• Tip 3:  Be open to selling the family home.  The advice here is not to keep the family home if it is a heavier financial burden than the party can afford.  However, the likely “best option” of selling the family home may not be a simple choice from a financial perspective, given Seattle’s real estate and rental costs.
  • Tip 4:  Choose assets that will provide income, such as a pension.
  • Tip 5:  If there’s spousal support (alimony), guarantee that income stream with life insurance or disability insurance.  Opting for insurance coverage helps ensure that the party receiving support will receive the resources to which they’re entitled, with a minimum of legal and administrative hassle.
  • Tip 6:  Be aware of all assets of the marriage.  For most folks, divorce is the biggest financial transaction in their lives.  It’s so important to fully understand the assets of the marriage and each party.  In Washington, the law of separate and community property can color divorce outcomes; unless you’re a family law attorney, you likely haven’t analyzed your estate along those lines.
  • Tip 7:  Be mindful of how you will ensure that your health care needs are covered, and also determine what that will cost.
  • Tip 8:  Minimize the debt that you’ll divide in the divorce.  If you need to carry debt forward, have each party “take” their separate portion of the debt and put it into a new account in that person’s name alone.  This will reduce future headaches that can arise if a creditor tries to collect on a portion of community debt that should be the responsibility of the other spouse.


Posted in Offbeat, Self-employed on March 2, 2016

Amy Cuddy’s TED talk “Your body language shapes who you are” has almost 32 million views as I write this.  The research she shares is fascinating:  That how you hold yourself physically–your posture, your presence–can affect not just how others see us but also how we see ourselves.

Late last year, her book was published.  Entitled “Presence:  Bringing Your Boldest Self to Your Biggest Challenges”, it’s prompted me to think about how I hold myself and how her work applies to clients.  Cuddy says that we can use our bodies as a tool, essentially, to help us get ourselves on track in terms of presence and personal power.  To quote her:  “The body is continuously and convincingly sending messages to your brain and you get to control the content of those messages.”  In that case, it pays to be aware of how you’re holding your body–tall or slumped, shoulders back or hunched up, body opened up or closed in–if it can influence your brain to make empowered decisions.

In my work with clients, I get the privilege being a part of decision-making around some very emotionally complicated issues:  money, marriage, and legacy.  Cuddy’s work is interesting to me as a technique–a “hack”, if you will–to help clients situate themselves in a way that supports making wise choices for those things.  Give it a try and see if it helps.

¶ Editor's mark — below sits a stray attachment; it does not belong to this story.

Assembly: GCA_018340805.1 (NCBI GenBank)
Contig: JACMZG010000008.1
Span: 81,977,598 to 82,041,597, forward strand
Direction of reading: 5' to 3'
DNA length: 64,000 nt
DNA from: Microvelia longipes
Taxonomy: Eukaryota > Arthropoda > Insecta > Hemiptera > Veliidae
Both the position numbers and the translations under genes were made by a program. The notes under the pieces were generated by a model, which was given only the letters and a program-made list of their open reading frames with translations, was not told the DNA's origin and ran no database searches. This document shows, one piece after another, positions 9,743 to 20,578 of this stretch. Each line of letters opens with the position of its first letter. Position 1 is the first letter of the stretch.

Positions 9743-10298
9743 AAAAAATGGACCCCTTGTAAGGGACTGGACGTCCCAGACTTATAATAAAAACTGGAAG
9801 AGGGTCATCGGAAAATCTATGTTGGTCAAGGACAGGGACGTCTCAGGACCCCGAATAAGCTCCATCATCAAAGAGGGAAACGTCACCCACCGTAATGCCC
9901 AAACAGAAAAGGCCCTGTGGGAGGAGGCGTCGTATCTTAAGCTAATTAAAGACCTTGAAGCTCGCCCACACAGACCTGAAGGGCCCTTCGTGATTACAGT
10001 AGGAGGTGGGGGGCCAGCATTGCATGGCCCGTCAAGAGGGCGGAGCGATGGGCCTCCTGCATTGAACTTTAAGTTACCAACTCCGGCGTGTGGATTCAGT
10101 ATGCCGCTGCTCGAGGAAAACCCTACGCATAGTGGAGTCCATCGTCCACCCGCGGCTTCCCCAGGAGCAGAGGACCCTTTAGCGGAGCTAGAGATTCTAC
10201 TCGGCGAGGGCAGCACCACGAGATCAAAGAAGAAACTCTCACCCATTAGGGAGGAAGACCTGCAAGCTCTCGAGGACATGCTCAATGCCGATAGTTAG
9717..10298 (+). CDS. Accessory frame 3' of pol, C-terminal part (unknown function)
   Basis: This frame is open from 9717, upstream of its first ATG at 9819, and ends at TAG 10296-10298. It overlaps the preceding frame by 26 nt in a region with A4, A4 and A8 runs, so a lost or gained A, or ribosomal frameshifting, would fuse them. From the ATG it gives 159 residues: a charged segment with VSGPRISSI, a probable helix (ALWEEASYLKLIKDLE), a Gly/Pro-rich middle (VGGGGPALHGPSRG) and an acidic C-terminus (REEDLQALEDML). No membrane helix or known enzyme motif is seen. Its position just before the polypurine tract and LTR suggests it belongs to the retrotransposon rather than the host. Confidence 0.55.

Post-script:  Amy Cuddy will be speaking in Seattle on March 16.  See her in person and–I imagine–watch her model what she describes.  Event information is here.


Year in Review

Posted in Money, Self-employed on December 7, 2015

A useful practice I’ve found for this time of year is to review what’s happened since January 1, and to think ahead to what I’d like to see for the next year.  I’m not sure when my own practice of this originated, however I recommend it enthusiastically.

With financial coaching clients, we we start by looking over their spending record for the year.  Clients will share what they’ve noticed, what went as expected, and what went differently than they’d expected or hoped.  We also talk about clients’ most significant accomplishments around money, what they’re proudest of.  And, for balance, we also talk about clients’ most significant disappointments.  These observations are all raw material for building a strong plan for the coming year.

When we look ahead to the coming year, we consider what one thing will be most effective in helping a client meet her/his financial goals and what one thing is most important to stop doing.  We talk about the financial goals that the client would like to achieve and what behaviors they want to shift.  And we talk about what internal, self-limiting beliefs a client might want to address.

This approach could work for many things in our lives, of course.  Money is a useful lens for me because so many choices tie into money.  Happy reviewing, and best wishes for your ideal 2016!


On Saving

Posted in Money on October 12, 2015

Based on financial projections in a current case, I’ve recently been wowed by the power of saving money.  Radical, cutting-edge stuff, right?  Truly, though, I’m understanding why financial tips on saving abound.  It’s invigorated my own efforts to spend less money–or to be smarter about how I’m spending my money–and it’s also prompted me to be more intentional about pushing money into savings (strategy: “out of sight, out of mind”).

In my financial coaching work, I often work with clients who are trying to figure out where their money is going and/or how they can pay down credit card debt.  With that work, focusing on just “saving money” is often too simplistic an approach.  There are many, many factors that go into our financial habits and really effecting change requires being attentive to them.  Also, just barking at folks to “save money” doesn’t work if that advice backfires and triggers feelings of deprivation or fear, both of which can lead to more spending.  Lastly, some folks really need to make more money, such that saving is not going to get them where they want to be financially.